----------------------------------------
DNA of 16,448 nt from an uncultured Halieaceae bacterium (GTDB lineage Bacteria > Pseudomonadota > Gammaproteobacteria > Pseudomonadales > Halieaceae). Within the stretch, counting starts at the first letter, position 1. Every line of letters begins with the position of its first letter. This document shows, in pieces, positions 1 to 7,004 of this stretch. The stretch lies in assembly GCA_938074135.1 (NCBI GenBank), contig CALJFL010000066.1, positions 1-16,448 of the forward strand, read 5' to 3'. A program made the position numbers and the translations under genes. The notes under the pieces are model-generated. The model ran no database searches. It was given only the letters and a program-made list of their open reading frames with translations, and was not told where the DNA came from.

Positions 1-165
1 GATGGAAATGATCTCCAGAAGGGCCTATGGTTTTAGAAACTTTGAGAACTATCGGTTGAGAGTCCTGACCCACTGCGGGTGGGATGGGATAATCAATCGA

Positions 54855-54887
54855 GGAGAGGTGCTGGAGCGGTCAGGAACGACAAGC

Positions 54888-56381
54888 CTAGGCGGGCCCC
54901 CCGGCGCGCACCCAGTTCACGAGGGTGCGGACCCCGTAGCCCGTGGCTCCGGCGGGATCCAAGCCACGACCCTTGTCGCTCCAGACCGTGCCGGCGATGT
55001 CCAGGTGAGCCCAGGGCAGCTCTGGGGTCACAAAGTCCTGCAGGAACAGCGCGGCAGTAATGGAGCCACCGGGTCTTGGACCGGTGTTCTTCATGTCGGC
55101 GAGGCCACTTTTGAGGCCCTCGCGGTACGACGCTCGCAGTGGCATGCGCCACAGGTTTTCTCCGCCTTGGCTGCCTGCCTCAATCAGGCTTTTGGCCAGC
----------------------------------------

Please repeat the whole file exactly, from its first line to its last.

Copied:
DNA of 16,448 nt from an uncultured Halieaceae bacterium (GTDB lineage Bacteria > Pseudomonadota > Gammaproteobacteria > Pseudomonadales > Halieaceae). Within the stretch, counting starts at the first letter, position 1. Every line of letters begins with the position of its first letter. This document shows, in pieces, positions 1 to 7,004 of this stretch. The stretch lies in assembly GCA_938074135.1 (NCBI GenBank), contig CALJFL010000066.1, positions 1-16,448 of the forward strand, read 5' to 3'. A program made the position numbers and the translations under genes. The notes under the pieces are model-generated. The model ran no database searches. It was given only the letters and a program-made list of their open reading frames with translations, and was not told where the DNA came from.

Positions 1-165
1 GATGGAAATGATCTCCAGAAGGGCCTATGGTTTTAGAAACTTTGAGAACTATCGGTTGAGAGTCCTGACCCACTGCGGGTGGGATGGGATAATCAATCGA

Positions 54855-54887
54855 GGAGAGGTGCTGGAGCGGTCAGGAACGACAAGC

Positions 54888-56381
54888 CTAGGCGGGCCCC
54901 CCGGCGCGCACCCAGTTCACGAGGGTGCGGACCCCGTAGCCCGTGGCTCCGGCGGGATCCAAGCCACGACCCTTGTCGCTCCAGACCGTGCCGGCGATGT
55001 CCAGGTGAGCCCAGGGCAGCTCTGGGGTCACAAAGTCCTGCAGGAACAGCGCGGCAGTAATGGAGCCACCGGGTCTTGGACCGGTGTTCTTCATGTCGGC
55101 GAGGCCACTTTTGAGGCCCTCGCGGTACGACGCTCGCAGTGGCATGCGCCACAGGTTTTCTCCGCCTTGGCTGCCTGCCTCAATCAGGCTTTTGGCCAGC